"HR is like gardening", said a senior HR professional when he was completely drunk. "We are not using any functional expertise in this recruitment assignment; our role in this project is similar to that of a pimp", said a Project Manager from a reputed HR consulting firm when he was in a reflective mood. "The HR leadership team is thinking about strategies to build the firm for the next 150 years", said a global HR leader in a 150-year-old MNC. Three senior HR professionals and three interesting perspectives - in three different contexts.
What is the basic 'philosophy' that underlies the domain of Human Resources? Does this (and should this) vary significantly across organizations? Is it a clearly defined and commonly accepted philosophy ? If not, can we derive some sort of 'emergent philosophy' from the way the craft of HR is practiced ? How has this philosophy been evolving? Is it worthwhile for organizations to invest time and effort in formulating and articulating an HR philosophy?
Now that I have been working in the HR domain for a decade, these are some of the questions that I have found myself thinking about quite a bit these days. Of course, I don't claim to have definite answers to these questions. What I do have are some 'thought fragments'. So the objective of this post is to seek comments from the readers so as to have a discussion on the topic.
Since this is a very broad topic, let us make a couple of simplifying assumptions for the propose of this discussion. Here we are taking about HR only in the context of business organizations. We are using the term 'philosophy' in a limited sense, to mean the basic assumptions, premises or tenets that underlies the field of HR.
There are many ways to approach this topic. One of them is to look at the applied behavior science foundations of HR. It can be said that the objective of applied behavior science is to understand human behavior in order to make predictions regarding probable behaviors in various situations so as to be able to influence those behaviors. This 'understand-predict-influence' sequence underlies all applied behavior science including Human Resource Management. From this it can be inferred that one basic assumption in the philosophy of HR is that it is possible to understand and predict human behavior so that it can be influenced to be in line with the organization objectives.
Another 'trick' that is often used is to look at the various terms used for HR and derive inferences from the choice of words. Here we comes across many terms, including Human Resource Management, Human Resource Development, Personnel Management, Human Capital Management, Talent Management etc. Then we could make 'inferences' like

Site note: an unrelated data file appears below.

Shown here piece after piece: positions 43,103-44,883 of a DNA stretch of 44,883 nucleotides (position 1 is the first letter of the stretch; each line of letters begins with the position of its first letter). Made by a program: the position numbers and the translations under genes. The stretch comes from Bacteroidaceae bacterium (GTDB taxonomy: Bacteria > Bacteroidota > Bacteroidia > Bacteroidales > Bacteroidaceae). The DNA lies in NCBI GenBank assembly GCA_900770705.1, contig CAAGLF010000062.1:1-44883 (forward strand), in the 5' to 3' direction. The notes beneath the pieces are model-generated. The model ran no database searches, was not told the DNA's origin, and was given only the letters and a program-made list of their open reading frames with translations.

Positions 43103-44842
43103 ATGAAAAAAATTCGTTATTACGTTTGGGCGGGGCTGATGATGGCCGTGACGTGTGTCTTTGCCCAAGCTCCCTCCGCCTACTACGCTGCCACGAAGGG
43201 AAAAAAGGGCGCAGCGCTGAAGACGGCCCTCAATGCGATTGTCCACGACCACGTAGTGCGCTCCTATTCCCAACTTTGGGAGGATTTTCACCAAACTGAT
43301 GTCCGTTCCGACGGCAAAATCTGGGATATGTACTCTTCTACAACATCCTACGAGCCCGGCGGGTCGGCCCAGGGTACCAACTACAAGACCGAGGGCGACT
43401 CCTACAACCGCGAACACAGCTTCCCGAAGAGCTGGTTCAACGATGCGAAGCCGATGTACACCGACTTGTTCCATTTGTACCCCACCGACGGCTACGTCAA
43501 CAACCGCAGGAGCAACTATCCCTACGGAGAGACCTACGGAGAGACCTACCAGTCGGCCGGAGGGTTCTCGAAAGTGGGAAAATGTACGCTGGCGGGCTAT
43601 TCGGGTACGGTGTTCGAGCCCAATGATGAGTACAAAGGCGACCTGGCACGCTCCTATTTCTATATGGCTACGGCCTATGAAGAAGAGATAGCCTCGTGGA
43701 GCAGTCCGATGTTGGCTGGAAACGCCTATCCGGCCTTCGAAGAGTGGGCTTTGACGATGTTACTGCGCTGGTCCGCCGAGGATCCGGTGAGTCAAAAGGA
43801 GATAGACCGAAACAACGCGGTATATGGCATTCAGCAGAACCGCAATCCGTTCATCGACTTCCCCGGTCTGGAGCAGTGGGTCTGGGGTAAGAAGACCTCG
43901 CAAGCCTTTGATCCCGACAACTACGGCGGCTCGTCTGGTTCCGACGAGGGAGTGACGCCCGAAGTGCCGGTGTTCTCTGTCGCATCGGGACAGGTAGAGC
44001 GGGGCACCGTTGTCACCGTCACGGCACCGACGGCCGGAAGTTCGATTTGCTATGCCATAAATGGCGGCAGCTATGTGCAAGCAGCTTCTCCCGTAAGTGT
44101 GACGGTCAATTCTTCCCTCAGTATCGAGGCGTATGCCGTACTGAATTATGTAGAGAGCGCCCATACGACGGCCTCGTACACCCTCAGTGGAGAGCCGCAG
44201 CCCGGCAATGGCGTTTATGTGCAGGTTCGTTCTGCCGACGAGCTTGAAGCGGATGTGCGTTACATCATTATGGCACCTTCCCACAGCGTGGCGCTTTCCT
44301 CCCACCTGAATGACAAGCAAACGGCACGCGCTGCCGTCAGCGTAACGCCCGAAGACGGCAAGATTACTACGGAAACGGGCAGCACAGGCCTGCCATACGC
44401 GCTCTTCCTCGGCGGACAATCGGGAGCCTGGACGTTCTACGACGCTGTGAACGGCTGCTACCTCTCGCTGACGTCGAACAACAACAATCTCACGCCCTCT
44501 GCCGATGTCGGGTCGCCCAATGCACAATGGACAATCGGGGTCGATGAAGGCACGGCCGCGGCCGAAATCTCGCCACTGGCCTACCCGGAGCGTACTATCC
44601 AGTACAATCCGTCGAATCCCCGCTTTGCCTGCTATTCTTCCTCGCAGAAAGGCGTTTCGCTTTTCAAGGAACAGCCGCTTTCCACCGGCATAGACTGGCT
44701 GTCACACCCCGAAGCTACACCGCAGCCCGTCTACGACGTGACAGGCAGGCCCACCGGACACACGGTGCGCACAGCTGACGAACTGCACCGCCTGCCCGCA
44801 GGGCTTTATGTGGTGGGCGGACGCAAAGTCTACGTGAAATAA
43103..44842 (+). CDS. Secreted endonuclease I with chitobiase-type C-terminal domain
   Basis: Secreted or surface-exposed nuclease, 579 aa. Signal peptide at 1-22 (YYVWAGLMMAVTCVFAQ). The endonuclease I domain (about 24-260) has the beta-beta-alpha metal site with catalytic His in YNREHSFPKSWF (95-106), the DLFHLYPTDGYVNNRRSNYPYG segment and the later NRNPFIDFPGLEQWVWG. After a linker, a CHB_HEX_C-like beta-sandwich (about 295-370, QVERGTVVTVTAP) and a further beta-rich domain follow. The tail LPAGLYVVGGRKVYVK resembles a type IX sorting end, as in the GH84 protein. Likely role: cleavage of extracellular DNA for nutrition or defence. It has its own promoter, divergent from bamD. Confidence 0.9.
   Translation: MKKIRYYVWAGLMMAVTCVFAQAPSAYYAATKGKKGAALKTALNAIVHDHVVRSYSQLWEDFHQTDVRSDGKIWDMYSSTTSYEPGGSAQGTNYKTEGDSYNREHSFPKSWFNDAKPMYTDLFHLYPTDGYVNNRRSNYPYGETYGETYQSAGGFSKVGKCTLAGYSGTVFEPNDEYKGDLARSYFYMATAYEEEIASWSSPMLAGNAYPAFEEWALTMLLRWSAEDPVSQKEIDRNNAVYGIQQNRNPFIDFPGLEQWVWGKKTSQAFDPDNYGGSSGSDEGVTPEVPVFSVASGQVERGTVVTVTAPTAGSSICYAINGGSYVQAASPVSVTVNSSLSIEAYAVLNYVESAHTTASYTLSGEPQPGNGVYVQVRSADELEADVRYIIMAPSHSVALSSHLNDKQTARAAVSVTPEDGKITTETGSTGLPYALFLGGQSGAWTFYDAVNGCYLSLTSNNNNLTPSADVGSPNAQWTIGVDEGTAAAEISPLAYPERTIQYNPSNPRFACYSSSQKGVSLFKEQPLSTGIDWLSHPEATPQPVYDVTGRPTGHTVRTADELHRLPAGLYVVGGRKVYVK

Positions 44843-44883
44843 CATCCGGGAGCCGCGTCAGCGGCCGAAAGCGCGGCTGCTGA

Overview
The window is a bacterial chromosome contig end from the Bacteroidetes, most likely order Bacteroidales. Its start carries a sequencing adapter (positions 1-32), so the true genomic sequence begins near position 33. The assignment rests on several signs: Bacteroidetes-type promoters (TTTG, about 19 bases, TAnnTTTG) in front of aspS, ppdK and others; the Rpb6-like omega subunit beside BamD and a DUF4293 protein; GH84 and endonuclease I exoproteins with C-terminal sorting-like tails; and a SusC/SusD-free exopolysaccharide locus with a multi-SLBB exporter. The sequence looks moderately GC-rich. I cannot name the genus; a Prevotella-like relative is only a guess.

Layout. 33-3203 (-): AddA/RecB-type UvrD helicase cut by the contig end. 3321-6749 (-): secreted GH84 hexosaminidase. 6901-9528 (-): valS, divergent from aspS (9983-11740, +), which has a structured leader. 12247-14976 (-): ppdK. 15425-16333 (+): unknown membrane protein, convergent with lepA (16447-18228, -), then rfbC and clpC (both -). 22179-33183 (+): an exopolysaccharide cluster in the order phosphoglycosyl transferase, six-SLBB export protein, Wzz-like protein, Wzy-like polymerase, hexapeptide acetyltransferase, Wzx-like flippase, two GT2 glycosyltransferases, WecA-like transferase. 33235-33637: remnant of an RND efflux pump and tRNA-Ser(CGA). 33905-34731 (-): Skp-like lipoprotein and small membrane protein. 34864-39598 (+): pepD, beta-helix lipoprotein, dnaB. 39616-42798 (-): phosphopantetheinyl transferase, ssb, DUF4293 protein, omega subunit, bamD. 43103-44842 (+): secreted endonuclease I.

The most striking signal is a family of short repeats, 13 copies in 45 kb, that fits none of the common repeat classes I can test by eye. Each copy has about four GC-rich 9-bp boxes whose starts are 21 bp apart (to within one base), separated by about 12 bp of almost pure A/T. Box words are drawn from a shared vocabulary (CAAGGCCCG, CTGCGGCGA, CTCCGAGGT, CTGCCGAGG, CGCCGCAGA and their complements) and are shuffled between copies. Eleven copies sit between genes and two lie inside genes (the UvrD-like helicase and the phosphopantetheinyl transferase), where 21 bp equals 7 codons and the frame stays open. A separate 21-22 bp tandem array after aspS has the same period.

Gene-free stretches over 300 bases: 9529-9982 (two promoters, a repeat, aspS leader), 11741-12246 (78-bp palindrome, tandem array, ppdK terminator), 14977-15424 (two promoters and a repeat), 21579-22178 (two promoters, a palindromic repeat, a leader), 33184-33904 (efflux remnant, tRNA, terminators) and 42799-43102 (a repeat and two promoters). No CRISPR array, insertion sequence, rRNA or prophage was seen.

(a) use of the term 'Management' indicates the intention to 'control' (more than what is meant by the term 'influence')
(b) use of the term 'Resources' implies that employees are a factor of production or even that they are essentially costs of production that needs to be minimised to the extent possible
(c) use of the term 'Capital' implies that employees are more like assets than costs and hence they are worth investing on or even that they add significantly to the value of the firm
(d) use of the term talent and avoidance of the term resource implies that employees are like investors who invest their talents in the organization and that they would continue to do only if they see attractive benefits like rapid appreciation in the value of their talent and good revenues in terms of salary.
While some of these 'inferences' do not necessarily follow from the terms, they do give us a flavor of the underlying assumptions.
Now if we look at many of the HR practices (that originated many years ago), we can figure out that they make some assumptions like 'continuity of the employment relationship', 'good amount of predictability regarding the business growth and hence career growth' etc. If we examine what actually happens in organizations these days (especially in highly dynamic industries), we are likely to find that these assumptions no longer hold good. Please see here for an illustration of this point in the context of career planning. Based on this we could argue that some of the basic underlying assumptions and hence the de facto philosophy of HR is evolving - often quite rapidly.